Film, as a genre of media has long been used to critique culture. In the past there has been Spike Lee’s Bamboozled, Antoine Fuqua’s Training Day, John Singleton’s Boyz n the Hood, Poetic Justice, Higher Learning and recently Ryan Kyle Coogler’s Fruitvale Station and Black Panther. Historically, film or multimedia has been used in research methodology as a tool or method with a small “m.” It has been used as a means to record data, contribute to narrative theory and/or discourse analysis to name a few. I want to be clear; I am not conflating the use of film/media as a methods tool with media studies. That discipline is at as its foundation rooted in communications. What I will attempt to do with Black Panther is to look at the film systematically and see if any themes of analysis come up.
BLACK POWER & COLONIALISM
I only recently saw Black Panther for the first time. I wanted to go to the movies and pay money to see and support this film. Going to the movies in the context of American culture and not seeing other Black faces on the screen has long been normalized. Or Black and Brown characters have been typecast. Once in a blue, they throw us a bone. However, this film, which sits at the center of the largest media conglomerate—Disney—tells a story of Black Power. A white actor is in turn given the role of the sidekick and comic relief, but do we really need the inverse of current discriminatory Hollywood practices? The fictional kingdom of Wakanda can be replaced with the idea of the African nations that could have been, had we not been supplanted by colonial manifest destiny.
I want to argue language and the written word, as a colonial technology. Without the written word, then colonialism has no official way of creating ownership. No official way to sustain, systemically, the settler colonial narrative. Ownership, fungibility and exploitation of not only land, but people. With words, settler colonials have been able to create deeds to OUR lands, lands filled with natural resources taken to enrich foreign empires. With words, settler colonials have been able to reduce a people to slaves/indentured servants. With words settler colonials have been able to keep an entire people at war with poverty, education, and unfortunately with our communities and ourselves. With words settler colonials have been able to create justice for themselves and another kind of injustice for everyone else. With words settler colonials treat Black and Brown bodies as fodder for their bullets and necessary components for neoliberal prison systems.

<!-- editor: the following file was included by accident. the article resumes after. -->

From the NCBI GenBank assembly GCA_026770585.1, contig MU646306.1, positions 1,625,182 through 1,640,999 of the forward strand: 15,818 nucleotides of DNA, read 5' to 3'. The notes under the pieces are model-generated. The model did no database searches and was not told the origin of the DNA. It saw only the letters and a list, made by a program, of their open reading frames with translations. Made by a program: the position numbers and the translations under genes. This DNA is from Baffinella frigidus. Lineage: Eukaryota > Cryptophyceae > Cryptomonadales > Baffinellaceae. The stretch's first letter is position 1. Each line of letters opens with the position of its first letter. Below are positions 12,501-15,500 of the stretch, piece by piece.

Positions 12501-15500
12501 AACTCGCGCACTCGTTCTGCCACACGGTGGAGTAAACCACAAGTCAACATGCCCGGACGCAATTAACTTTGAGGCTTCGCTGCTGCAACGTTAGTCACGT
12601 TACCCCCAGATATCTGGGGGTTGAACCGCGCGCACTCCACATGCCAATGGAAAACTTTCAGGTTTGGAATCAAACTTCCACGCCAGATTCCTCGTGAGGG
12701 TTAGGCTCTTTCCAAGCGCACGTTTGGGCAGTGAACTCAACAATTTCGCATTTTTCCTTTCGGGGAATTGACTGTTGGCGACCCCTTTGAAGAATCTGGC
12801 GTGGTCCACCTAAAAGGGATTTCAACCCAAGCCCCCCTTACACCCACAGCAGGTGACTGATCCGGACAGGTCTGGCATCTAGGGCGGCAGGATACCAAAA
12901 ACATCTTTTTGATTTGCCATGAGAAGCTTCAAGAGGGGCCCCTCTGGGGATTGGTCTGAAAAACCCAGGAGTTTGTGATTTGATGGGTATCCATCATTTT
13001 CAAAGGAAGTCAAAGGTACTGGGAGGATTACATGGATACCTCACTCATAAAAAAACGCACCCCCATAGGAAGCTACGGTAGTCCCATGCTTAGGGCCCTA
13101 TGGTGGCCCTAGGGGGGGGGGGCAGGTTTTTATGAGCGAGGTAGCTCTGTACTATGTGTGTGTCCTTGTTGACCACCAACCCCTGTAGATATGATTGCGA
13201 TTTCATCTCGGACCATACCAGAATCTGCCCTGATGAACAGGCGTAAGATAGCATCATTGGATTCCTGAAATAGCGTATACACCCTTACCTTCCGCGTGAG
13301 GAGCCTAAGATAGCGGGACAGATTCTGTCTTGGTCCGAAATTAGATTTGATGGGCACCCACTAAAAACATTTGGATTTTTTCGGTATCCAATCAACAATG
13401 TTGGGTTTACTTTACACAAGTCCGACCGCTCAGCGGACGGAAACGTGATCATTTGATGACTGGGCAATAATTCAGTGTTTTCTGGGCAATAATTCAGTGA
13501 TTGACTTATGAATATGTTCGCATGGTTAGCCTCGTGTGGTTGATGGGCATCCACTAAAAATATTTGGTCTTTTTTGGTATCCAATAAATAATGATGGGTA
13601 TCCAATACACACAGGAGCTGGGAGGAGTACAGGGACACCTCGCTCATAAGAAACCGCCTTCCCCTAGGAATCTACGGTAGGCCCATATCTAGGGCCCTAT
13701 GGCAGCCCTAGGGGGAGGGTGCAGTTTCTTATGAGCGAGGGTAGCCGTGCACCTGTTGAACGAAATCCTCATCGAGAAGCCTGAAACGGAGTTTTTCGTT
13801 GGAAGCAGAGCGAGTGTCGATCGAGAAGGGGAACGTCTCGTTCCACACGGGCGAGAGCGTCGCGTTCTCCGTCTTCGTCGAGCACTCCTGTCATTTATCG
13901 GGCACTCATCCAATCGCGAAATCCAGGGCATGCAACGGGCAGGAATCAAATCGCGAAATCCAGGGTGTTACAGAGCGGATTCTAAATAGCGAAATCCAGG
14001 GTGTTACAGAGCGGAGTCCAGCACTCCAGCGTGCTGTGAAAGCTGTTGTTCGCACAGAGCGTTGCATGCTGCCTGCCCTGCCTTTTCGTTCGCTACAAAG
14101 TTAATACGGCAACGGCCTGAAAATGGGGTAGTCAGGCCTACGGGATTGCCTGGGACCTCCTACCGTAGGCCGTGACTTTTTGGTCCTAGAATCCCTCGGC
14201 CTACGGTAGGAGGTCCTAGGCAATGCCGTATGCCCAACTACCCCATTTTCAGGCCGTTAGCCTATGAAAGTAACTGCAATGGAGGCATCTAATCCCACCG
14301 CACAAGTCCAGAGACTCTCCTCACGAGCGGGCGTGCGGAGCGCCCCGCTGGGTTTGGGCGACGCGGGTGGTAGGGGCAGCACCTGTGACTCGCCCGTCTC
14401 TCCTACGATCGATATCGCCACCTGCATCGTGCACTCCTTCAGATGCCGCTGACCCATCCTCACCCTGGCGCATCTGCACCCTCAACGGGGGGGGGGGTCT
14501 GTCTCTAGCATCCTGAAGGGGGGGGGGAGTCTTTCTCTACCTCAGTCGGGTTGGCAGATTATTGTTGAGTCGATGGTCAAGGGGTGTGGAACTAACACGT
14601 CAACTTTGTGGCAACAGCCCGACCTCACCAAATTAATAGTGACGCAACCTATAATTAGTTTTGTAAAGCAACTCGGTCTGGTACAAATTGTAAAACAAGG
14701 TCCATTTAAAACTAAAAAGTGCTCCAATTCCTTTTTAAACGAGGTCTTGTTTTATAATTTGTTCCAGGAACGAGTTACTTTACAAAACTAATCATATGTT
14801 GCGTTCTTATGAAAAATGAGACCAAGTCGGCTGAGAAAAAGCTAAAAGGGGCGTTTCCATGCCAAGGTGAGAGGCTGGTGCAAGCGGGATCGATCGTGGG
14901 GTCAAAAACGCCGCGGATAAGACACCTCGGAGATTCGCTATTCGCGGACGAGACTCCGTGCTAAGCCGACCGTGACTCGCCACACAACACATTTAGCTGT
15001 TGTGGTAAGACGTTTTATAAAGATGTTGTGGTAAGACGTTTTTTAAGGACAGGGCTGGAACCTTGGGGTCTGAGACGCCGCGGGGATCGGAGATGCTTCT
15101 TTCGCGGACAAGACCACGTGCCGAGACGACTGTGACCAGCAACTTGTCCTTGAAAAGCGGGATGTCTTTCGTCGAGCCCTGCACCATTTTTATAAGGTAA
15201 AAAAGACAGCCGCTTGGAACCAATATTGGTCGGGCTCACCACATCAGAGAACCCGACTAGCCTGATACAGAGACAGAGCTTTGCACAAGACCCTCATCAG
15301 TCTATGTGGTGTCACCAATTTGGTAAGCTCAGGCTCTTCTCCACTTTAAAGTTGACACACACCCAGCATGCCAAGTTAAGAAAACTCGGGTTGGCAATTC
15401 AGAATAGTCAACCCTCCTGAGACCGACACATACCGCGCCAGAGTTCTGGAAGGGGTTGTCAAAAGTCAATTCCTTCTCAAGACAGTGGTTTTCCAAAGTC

BLACK PANTHER AS A VECHILE FOR CRITICAL RACE THEORY
The entire time that I was watching Black Panther, I felt proud. It felt good to see Black representation by a Black filmmaker on the screen. The entire time though, I have to keep it 100—I was thinking nahh they couldn’t have green- or Blacklit this project without some hidden agenda. I mean I know Disney is making bank because the money has already cracked a billion worldwide. But, is that enough to let this piece of Black brilliance shine? Wakanda has flourished under no colonial rule, juxtaposed to the Africa we know today. The people have no evidence of self-hate. However, there is an idea that they have hurt other Black people around the world by not sharing their technology in order to liberate and rule other nations. At the end of the movie Killmonger exchanges some dialog with T’Chala about beating the colonists at their own game. However, this is met with the idea that Killmonger in his hatred and anger has become just like them. That idea and the Black on Black violence just did not sit well with me. There was more to Killmonger than his anger and in some respect, he did everything right, everything Black Panther. Ultimately, King T’Challa reveals Wakanda for the technological powerhouse that it is, but seeks not to conquer other nations. I wanted them to forcefully reclaim Black lands with no reparations, because you know the colonizers are not giving that up without a fight, even the progressive liberal ones. But, I know Disney was not down for that ending. No Simba, all that the light touches are not yours and everything does not exist together in a delicate balance.
Film is nothing but sound and images. La Paperson writes in A Third University Is Possible that within these institutions steeped in colonialism there exists decolonial riders – Ryan Coogler is a scyborg. Mr. Coogler uses his authority and power as a successful Hollywood director to speak directly to colonialism on the one of largest commercial media platforms.
BLACK FEMINISM & BLACK QUEER THEORY
A very beautiful component of Black Panther were the women and their powerful representations. They all defied conventional gender roles, which speaks directly to colonialism as the advent of gender discrimination. It even speaks to something that is very taboo in the Black community: hair. General Okoye is undercover in South Korea and has to wear a wig; she describes the need to hide her beautifully bald and tattooed head as offensive. However, is this not also an advent of colonialism and hierarchy of ethnic features when it comes to beauty? Additionally, sexual orientations of the main characters are both explicit and also, purposefully androgynous.